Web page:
Attack on ISI: Still reeling from shock, injured share first-hand accounts

Most were breaking their fast at the time of the blast, some were offering maghrib prayers.

Sarfaraz Memon July 25, 2013
Police constable Mehar Ali, deployed at the DIG House, was offering maghrib prayer in the mosque when he felt the bomb go off. He was knocked unconscious when something fell on his head. PHOTO: EXPRESS

SUKKUR: “It was like any other day - I was returning home after a hard day’s labour when suddenly a huge explosion rocked the Barrage Colony. I don’t even know if it was a bullet that hit me in the arm or a shotgun slug. I just remember running as fast as I could.”

Sitting in the Sukkur Civil Hospital with bandages on his body, Abdul Sami Jamali shared his experience of the attacks carried out at the Inter-Services Intelligence (ISI) Sukkur Office on Wednesday with The Express Tribune. A resident of Bihar Colony, Jamali said that he had never heard such a huge blast in his life. “I felt as if the world was coming to an end. My parents were shocked when they saw my blood-soaked clothes and my elder brother rushed me to the civil hospital.”

Amanat Ali, a resident of Bachal Shah Miani, was among those who were breaking their fast at the time of the attack which has claimed nine lives up till now. “As soon as we heard the blast, we rushed outside our homes. As we were trying to understand what was happening, firing started and a stray bullet hit me, fracturing my wrist,” said Miani. “Panic spread through our area and people started running in search of a shelter. When the blasts and firing subsided, only then was I shifted to the hospital.”

Police constable Mehar Ali, deployed at the DIG House, was offering Maghrib prayers in the mosque in the compound when he felt the bomb go off. Something fell on his head, knocking him unconscious. “All the people praying in the mosque, including Pesh Imam Abdul Qayoom Soomro, were injured because of the aftershocks of the explosion,” Ali told The Express Tribune. “Most of the injured were taken to the civil hospital while the Pesh Imam was shifted to the Combined Military Hospital in Pano Akil.”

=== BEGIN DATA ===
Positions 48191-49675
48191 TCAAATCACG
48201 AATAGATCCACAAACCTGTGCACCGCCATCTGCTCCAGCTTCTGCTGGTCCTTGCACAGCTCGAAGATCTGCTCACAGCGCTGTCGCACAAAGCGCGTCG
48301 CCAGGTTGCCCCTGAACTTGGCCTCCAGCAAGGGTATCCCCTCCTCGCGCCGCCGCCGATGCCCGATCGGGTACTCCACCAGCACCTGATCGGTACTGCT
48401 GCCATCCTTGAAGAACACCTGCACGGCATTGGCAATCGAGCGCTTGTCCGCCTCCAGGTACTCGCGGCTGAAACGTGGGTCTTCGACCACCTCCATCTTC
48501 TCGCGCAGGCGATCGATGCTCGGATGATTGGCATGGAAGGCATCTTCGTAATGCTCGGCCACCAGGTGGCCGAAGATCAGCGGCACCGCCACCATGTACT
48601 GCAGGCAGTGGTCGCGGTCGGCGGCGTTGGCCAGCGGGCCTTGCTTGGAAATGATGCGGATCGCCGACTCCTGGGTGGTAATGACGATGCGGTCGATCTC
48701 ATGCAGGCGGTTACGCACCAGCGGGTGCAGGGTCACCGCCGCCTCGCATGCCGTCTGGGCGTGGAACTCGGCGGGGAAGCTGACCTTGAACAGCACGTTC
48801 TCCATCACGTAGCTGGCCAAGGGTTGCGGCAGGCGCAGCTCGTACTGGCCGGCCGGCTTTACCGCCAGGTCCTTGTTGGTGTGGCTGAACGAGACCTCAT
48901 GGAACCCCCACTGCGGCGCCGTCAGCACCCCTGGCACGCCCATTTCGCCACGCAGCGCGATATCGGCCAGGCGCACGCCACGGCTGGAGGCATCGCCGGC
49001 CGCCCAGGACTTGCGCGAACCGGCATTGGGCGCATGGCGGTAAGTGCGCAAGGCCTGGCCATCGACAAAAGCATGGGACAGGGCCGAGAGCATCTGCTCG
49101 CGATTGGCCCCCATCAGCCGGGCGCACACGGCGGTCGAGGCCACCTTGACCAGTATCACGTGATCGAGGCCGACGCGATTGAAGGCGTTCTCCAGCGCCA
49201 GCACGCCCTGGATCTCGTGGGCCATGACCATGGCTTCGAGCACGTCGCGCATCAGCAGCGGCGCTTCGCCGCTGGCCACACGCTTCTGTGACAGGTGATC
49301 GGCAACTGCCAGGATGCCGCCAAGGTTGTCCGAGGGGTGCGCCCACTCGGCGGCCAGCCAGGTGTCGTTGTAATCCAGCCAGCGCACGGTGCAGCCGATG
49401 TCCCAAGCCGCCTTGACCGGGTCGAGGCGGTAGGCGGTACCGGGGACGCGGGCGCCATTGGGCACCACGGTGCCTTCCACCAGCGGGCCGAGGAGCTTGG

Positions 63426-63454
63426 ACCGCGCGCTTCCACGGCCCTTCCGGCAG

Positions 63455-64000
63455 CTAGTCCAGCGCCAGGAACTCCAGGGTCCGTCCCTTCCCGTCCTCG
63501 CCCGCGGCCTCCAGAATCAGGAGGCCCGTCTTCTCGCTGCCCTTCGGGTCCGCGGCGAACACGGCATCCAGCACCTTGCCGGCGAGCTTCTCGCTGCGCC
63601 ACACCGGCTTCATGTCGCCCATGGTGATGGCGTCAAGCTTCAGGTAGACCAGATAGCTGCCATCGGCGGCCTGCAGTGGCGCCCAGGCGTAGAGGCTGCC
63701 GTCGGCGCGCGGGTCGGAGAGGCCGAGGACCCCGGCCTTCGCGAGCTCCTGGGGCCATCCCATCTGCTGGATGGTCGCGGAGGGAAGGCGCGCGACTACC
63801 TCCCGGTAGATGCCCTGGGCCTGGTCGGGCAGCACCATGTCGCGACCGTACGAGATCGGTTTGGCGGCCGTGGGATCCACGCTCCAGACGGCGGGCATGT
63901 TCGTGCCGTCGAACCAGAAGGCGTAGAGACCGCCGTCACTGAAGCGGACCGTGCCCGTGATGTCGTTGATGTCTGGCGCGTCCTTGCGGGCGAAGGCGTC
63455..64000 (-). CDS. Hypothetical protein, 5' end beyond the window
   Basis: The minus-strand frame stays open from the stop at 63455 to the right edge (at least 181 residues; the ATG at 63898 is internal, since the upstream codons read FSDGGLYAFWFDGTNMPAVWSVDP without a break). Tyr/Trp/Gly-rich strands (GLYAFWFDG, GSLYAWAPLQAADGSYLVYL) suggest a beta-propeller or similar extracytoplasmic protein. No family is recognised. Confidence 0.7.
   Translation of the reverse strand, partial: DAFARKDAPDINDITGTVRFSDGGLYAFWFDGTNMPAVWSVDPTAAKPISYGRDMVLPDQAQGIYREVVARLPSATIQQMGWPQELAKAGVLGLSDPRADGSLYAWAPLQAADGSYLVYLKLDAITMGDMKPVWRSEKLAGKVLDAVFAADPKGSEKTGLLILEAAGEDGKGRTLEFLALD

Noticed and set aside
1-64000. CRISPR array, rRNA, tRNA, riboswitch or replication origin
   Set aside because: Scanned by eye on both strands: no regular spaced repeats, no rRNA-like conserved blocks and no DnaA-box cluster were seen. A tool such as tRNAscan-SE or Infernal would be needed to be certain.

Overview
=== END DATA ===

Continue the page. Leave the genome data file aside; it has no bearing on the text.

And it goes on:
It took Atta Mohammad, a driver with the Sukkur SDM, a few minutes to fully comprehend what was going on around him. “I was in the circuit house when the attack started. We were sitting down for iftar when we felt the huge explosion and a big piece of plaster fell upon my head, making me fall down,” recalled Mohammed. “At first I failed to understand what was going on but when the firing started, I realised that something was wrong in the neighbourhood. The sound of gun shots and low intensity of blasts continued for more than one hour and then it stopped - after that we could only hear the blaring sirens of ambulances which were shifting the injured and the deceased to the hospitals. Doctors have used some stitches on my wound and now I am feeling better.”

For Bhagwan Das and his wife Laxmi, who work as sanitary workers at the DIG House, most of what happened after the blast was a blur. “We were in the courtyard of our quarters when we felt the explosion and ran outside. As soon as we came out, our quarters along with others’ were razed to the ground,” said Bhagwan Das. “I still don’t know how I received injuries. Something also hit my wife in her ribcage and she has been admitted to the hospital. Although everyone tried to find a safe space when the attack was being carried out, they still ended up being wounded.”

Published in The Express Tribune, July 26th, 2013.


Babloo | 10 years ago | Reply

While Hindus and Sikhs were the most prosperous sections of the society in Pakistan, pre-1947, those few left behind and still alive belong to the poorest sections of society . Many of them are sanitary workers. Most of them have converted to Christianity or Islam.

X | 10 years ago | Reply

Wow there are still Hindus left in Pakistan? That's the only thing that shocks me about this incident.

Stay strong brother in the evil country of Pakistan, it will kill itself soon enough.

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